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Psalms 34:12-22


34:12 Do you want to really live? 1 

Would you love to live a long, happy life? 2 

34:13 Then make sure you don’t speak evil words 3 

or use deceptive speech! 4 

34:14 Turn away from evil and do what is right! 5 

Strive for peace and promote it! 6 

34:15 The Lord pays attention to the godly

and hears their cry for help. 7 

34:16 But the Lord opposes evildoers

and wipes out all memory of them from the earth. 8 

34:17 The godly 9  cry out and the Lord hears;

he saves them from all their troubles. 10 

34:18 The Lord is near the brokenhearted;

he delivers 11  those who are discouraged. 12 

34:19 The godly 13  face many dangers, 14 

but the Lord saves 15  them 16  from each one of them.

34:20 He protects 17  all his bones; 18 

not one of them is broken. 19 

34:21 Evil people self-destruct; 20 

those who hate the godly are punished. 21 

34:22 The Lord rescues his servants; 22 

all who take shelter in him escape punishment. 23 

1 tn Heb “Who is the man who desires life?” The rhetorical question is used to grab the audience’s attention. “Life” probably refers here to quality of life, not just physical existence or even duration of life. See the following line.

2 tn Heb “[Who] loves days to see good?”

3 tn Heb “guard your tongue from evil.”

4 tn Heb “and your lips from speaking deception.”

5 tn Or “do good.”

6 tn Heb “seek peace and pursue it.”

7 tn Heb “the eyes of the Lord [are] toward the godly, and his ears [are] toward their cry for help.”

8 tn Heb “the face of the Lord [is] against the doers of evil to cut off from the earth memory of them.”

9 tn Heb “they” (i.e., the godly mentioned in v. 15).

10 tn The three perfect verbal forms are taken in a generalizing sense in v. 17 and translated with the present tense (note the generalizing mood of vv. 18-22).

11 tn The Hebrew imperfect verbal form highlights the generalizing statement and draws attention to the fact that the Lord typically delivers the oppressed and needy.

12 tn Heb “the crushed in spirit.”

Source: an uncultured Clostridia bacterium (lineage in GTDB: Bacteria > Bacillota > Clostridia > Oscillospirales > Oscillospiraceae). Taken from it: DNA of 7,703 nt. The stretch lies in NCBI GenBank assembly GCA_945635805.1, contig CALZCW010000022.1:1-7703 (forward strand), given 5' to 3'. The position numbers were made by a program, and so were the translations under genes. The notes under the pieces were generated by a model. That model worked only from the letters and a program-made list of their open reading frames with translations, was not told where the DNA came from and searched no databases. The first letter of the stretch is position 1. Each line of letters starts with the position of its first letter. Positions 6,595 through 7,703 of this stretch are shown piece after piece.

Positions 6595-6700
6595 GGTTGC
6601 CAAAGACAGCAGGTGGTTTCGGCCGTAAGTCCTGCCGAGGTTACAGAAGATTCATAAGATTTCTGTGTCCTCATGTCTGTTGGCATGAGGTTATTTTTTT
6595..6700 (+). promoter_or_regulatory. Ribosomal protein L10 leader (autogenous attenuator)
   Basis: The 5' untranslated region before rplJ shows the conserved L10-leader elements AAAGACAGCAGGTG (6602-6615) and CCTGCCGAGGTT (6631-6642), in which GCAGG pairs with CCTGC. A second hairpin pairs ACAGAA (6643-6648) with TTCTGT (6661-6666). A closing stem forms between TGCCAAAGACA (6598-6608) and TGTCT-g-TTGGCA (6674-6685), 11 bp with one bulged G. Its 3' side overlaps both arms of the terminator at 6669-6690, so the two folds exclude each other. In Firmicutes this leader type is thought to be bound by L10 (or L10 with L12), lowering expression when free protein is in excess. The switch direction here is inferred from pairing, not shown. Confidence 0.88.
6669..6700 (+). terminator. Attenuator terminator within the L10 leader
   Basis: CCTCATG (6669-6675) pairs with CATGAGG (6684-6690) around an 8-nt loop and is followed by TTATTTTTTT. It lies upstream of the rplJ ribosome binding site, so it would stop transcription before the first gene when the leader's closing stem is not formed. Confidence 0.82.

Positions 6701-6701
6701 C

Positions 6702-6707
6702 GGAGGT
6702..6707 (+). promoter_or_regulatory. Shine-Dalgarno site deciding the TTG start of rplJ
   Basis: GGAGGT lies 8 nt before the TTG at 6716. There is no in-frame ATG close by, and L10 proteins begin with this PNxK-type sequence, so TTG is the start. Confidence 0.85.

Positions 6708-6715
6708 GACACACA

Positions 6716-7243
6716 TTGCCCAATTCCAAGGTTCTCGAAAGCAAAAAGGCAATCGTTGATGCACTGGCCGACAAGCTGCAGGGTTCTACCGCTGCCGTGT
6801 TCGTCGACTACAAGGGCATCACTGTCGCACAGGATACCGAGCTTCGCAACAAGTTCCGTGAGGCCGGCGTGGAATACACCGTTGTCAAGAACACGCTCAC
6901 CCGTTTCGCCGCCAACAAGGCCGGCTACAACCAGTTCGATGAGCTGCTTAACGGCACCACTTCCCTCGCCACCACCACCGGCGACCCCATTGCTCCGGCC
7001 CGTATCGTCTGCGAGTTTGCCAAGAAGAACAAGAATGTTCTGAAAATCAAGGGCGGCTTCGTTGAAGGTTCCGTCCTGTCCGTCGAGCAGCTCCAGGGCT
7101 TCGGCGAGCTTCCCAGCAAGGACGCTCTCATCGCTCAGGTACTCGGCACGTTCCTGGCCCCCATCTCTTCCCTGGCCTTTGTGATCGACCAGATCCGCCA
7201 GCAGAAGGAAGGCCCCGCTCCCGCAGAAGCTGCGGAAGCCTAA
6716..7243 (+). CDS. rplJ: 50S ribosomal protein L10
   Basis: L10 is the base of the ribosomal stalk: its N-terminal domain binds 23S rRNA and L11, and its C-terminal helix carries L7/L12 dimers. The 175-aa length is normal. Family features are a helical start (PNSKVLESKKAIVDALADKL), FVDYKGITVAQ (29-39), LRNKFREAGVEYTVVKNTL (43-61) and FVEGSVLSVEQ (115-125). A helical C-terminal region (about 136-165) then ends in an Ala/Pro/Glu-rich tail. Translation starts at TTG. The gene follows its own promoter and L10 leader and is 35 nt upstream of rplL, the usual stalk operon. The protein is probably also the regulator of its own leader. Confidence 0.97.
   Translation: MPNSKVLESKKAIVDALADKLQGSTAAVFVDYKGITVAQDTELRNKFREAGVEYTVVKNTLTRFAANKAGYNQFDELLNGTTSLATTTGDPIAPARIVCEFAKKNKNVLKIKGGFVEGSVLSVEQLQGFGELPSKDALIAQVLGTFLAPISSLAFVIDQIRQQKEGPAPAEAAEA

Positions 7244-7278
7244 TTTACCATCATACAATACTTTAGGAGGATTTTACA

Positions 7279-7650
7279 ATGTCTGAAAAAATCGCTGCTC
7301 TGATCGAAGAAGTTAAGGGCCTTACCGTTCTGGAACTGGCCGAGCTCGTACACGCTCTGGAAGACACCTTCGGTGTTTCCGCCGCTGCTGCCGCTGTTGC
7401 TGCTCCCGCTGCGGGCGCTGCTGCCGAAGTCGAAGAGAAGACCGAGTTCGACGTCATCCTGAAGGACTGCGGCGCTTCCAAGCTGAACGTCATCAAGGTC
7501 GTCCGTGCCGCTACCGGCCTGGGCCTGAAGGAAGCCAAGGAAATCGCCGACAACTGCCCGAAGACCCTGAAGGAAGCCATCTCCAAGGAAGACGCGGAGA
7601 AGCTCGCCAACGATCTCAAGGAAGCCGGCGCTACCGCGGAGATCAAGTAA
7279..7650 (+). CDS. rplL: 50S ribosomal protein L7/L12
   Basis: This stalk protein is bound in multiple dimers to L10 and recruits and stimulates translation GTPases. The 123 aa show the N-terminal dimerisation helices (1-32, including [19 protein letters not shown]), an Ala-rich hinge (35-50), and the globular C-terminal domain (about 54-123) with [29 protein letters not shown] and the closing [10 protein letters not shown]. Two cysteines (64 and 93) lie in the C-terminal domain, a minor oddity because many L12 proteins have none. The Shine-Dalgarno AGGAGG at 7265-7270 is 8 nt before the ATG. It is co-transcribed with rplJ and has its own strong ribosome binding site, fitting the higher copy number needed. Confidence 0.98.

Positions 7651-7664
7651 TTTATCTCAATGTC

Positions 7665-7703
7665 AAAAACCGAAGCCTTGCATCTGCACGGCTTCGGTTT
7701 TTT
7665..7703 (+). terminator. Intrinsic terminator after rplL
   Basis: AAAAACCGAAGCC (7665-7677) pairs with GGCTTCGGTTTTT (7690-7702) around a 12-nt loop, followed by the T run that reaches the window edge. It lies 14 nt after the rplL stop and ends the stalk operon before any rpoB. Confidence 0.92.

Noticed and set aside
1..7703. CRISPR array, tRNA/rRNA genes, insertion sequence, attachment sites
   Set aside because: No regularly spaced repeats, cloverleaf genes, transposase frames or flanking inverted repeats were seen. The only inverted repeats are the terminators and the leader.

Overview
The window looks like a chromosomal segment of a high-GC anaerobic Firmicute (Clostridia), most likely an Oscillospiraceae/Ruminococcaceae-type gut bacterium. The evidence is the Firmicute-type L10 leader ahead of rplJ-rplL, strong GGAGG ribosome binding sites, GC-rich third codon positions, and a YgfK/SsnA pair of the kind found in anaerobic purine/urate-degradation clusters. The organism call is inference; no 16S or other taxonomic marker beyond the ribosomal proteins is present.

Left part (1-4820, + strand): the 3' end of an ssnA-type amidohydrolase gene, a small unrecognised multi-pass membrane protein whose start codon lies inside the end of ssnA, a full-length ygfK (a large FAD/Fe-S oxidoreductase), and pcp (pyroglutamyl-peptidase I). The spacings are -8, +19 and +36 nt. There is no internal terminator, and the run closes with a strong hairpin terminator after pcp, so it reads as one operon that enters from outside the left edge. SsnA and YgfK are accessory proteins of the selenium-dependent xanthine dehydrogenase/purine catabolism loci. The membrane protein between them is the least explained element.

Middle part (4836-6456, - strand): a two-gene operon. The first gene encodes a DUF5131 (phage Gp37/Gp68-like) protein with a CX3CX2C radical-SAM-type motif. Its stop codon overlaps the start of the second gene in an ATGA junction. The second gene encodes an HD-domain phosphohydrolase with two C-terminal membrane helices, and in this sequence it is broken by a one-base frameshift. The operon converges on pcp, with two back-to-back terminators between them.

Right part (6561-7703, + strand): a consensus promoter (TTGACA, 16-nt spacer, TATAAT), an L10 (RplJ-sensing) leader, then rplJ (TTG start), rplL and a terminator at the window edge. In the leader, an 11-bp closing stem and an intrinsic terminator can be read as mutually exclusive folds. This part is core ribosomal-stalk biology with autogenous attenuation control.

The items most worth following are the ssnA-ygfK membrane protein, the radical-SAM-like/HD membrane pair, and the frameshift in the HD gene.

13 tn The Hebrew text uses the singular form; the representative or typical godly person is envisioned.

14 tn Or “trials.”

15 tn The Hebrew imperfect verbal form highlights the generalizing statement and draws attention to the fact that the Lord typically delivers the godly.

16 tn Heb “him,” agreeing with the singular form in the preceding line.

17 tn The Hebrew participial form suggests such protection is characteristic.

18 tn That is, he protects the godly from physical harm.

19 sn Not one of them is broken. The author of the Gospel of John saw a fulfillment of these words in Jesus’ experience on the cross (see John 19:31-37), for the Roman soldiers, when they saw that Jesus was already dead, did not break his legs as was customarily done to speed the death of crucified individuals. John’s use of the psalm seems strange, for the statement in its original context suggests that the Lord protects the godly from physical harm. Jesus’ legs may have remained unbroken, but he was brutally and unjustly executed by his enemies. John seems to give the statement a literal sense that is foreign to its original literary context by applying a promise of divine protection to a man who was seemingly not saved by God. However, John saw in this incident a foreshadowing of Jesus’ ultimate deliverance and vindication. His unbroken bones were a reminder of God’s commitment to the godly and a sign of things to come. Jesus’ death on the cross was not the end of the story; God vindicated him, as John goes on to explain in the following context (John 19:38-20:18).

20 tn Heb “evil kills the wicked [one].” The singular form is representative; the typical evil person is envisioned. The Hebrew imperfect verbal form draws attention to the typical nature of the action.

21 tn Heb “are guilty,” but the verb is sometimes used metonymically with the meaning “to suffer the consequences of guilt,” the effect being substituted for the cause.

22 tn Heb “redeems the life of his servants.” The Hebrew participial form suggests such deliverance is characteristic.

23 tn “Taking shelter” in the Lord is an idiom for seeking his protection. Seeking his protection presupposes and even demonstrates the subject’s loyalty to the Lord. In the psalms those who “take shelter” in the Lord are contrasted with the wicked and equated with those who love, fear, and serve the Lord (Pss 2:12; 5:11-12; 31:19).

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